Reasons Why Banks Will Not Cash Your Check

We’re getting closer to a cashless society, but we’re not there yet. Checks are still widely used in the United States, despite the growth of electronic payments, debit cards, and credit cards. According to a Federal Reserve report, more than 3.767 billion paper checks were issued in 2020 alone, with a total value of $7.875 trillion.

While writing a check is simple, cashing one can be difficult. It’s critical to be prepared if you’re going into a bank or credit union with a check. To avoid problems, go over the top reasons why a bank might not cash your check.

Key Takeaways – Required

When cashing a check, you must present a government-issued photo ID.

If the check is made payable to your company, ensure that you have a business account at a bank and that your company is properly registered with the state.

To cash large checks, banks may require advance notice.

Checks that are “stale-dated” can be difficult to cash.

While writing a check can be a nightmare at times. Examine some of the most common reasons why a bank will not cash your check.

You do not have a user account there.

A bank is not required by law to cash a check if neither you nor the check’s writer has an account with that bank.

If the check was written by someone who has an account at that bank, the bank may honor it if there is sufficient money in the account.

You Lack Proper Identification

Banks must protect themselves against check fraud. A bank may refuse to cash a check made out to your name if you do not provide proper identification.

When you intend to cash a check, always bring proper government-issued identification, such as a driver’s license or passport. Even if your picture is on the proof, the bank may insist on it being “valid” or “current.”

In some states, banks are permitted to swipe the magnetic stripe of a driver’s license or identification card issued by the Department of Motor Vehicles as a condition of cashing a check, as long as they stay within the legal boundaries of what they can do with that information.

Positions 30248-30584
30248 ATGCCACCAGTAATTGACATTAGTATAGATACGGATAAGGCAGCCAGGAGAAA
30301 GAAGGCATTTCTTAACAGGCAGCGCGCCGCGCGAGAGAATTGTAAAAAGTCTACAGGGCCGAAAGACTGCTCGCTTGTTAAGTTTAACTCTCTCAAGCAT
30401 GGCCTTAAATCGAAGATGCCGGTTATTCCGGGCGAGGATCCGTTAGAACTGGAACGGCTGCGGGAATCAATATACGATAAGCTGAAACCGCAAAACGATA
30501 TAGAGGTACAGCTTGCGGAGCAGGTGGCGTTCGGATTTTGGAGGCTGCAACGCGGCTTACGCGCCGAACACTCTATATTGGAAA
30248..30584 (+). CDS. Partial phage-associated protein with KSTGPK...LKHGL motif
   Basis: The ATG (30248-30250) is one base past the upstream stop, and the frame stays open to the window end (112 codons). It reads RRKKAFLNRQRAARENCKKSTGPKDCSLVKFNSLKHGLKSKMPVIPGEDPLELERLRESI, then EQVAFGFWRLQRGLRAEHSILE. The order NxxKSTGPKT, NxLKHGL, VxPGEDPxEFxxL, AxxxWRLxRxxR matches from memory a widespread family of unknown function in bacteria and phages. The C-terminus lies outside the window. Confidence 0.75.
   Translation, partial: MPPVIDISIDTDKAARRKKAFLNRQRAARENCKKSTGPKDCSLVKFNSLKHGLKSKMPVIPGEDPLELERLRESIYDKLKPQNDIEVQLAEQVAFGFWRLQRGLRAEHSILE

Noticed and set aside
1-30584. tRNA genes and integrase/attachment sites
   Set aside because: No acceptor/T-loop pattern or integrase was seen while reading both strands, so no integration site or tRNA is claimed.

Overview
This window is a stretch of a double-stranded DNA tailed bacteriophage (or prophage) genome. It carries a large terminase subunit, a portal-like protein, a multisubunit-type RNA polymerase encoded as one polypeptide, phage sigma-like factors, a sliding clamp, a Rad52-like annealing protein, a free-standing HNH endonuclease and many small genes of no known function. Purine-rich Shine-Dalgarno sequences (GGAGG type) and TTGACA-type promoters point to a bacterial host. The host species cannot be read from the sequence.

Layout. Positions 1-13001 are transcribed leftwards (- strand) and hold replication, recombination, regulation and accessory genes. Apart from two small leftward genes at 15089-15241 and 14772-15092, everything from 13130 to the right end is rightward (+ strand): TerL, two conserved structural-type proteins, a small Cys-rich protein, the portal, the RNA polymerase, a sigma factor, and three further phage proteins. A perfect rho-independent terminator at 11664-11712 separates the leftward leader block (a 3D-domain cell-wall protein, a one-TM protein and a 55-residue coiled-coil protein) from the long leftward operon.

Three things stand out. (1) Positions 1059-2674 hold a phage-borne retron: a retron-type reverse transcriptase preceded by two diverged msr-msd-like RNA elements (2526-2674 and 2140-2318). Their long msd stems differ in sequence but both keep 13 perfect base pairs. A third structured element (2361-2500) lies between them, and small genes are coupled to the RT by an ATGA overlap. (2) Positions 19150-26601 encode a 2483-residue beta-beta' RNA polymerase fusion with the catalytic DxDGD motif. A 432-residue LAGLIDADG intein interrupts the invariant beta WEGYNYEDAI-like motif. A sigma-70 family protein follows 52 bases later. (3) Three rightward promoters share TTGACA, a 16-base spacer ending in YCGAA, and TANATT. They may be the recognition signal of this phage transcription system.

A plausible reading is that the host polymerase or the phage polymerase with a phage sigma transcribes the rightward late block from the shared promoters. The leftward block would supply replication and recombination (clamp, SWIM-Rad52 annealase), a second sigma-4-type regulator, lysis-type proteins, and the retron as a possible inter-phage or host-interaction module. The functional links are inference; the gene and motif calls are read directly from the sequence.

The Check Is Made to a Business Name

Assume a business owner wishes to cash a check made payable to the company. Walden Schimt, the owner of Walden Landscaping Services LLC, for example, wishes to cash payment from a customer.

That may appear to be innocuous, but it may not be cashable if the owner has not followed a few simple—but necessary—procedures.

Walden has just completed a large project and has received a check made payable to Walden Services LLC. He attempts to cash the check at a nearby bank, but the teller refuses to complete the transaction unless John can provide proof of valid state business registration.

To avoid the problem, business owners must take two steps:

Complete the business’s registration with the state government. The most common type of state business registration is the limited liability company (LLC). Corporations, non-profit organizations, and partnerships are examples of others.

Open a business account at the bank in the name of the company.

Both of these steps are required for other reasons, most notably tax filing, but they will also save you time at the bank.

You may be charged a check-cashing fee if you do not have an account at that bank, especially if you go to the payor’s bank.

Significant Transactions

Without advance notice, not all bank branches can handle large cash transactions. Credit unions and smaller branches of large national bank chains may not have enough cash on hand to process a large check.

For example, a bank may keep $50,000 available for customer transactions on a daily basis. It will not give most or all of it to a single customer and then inform the next customer that the bank is out of cash.

When you have a large check, contact the manager of the bank branch you intend to visit ahead of time. The bank manager will advise you whether you should come in by appointment, go to the main branch, or even come in without an appointment, go to the main branch, or even go to another bank that can handle the transaction.

Expired Checks

Some checks include notices that they will become void after a certain period of time. These checks are referred to as stale dated once that date has passed.

Some checks can become stale-dated as early as 60 days, while others can become stale as late as 90 to 180 days. While the Federal Reserve regards those notices as guidelines, some banks are extremely conservative and refuse to budge.

A bank may refuse to cash a check if you wait too long. A bank may refuse to cash any check that is more than six months old. Some banks may decide to cash it anyway as a courtesy to a long-term customer, but this is entirely at the discretion of the bank.

Another reason a bank may be unable to cash an old check is that the routing number of the institution that issued the check may have changed due to a merger or acquisition.

Payment Requests on Hold

If a bank refuses to cash a post-dated check (one with a future date on it), the bank may be acting on instructions from the person who wrote the check.

Under state law, when someone gives your bank advanced written notice to not cash a post-dated check, the request is valid for six months. The oral notice is only valid for 14 days. Banks are required to strictly adhere to their client’s requests.

Discover the most common barriers to cashing a check and take action to avoid a cash flow gap. While it may appear to be a no-brainer to grab a check and try to cash it right away, you should be on the lookout for red flags that indicate a check will be difficult to cash.

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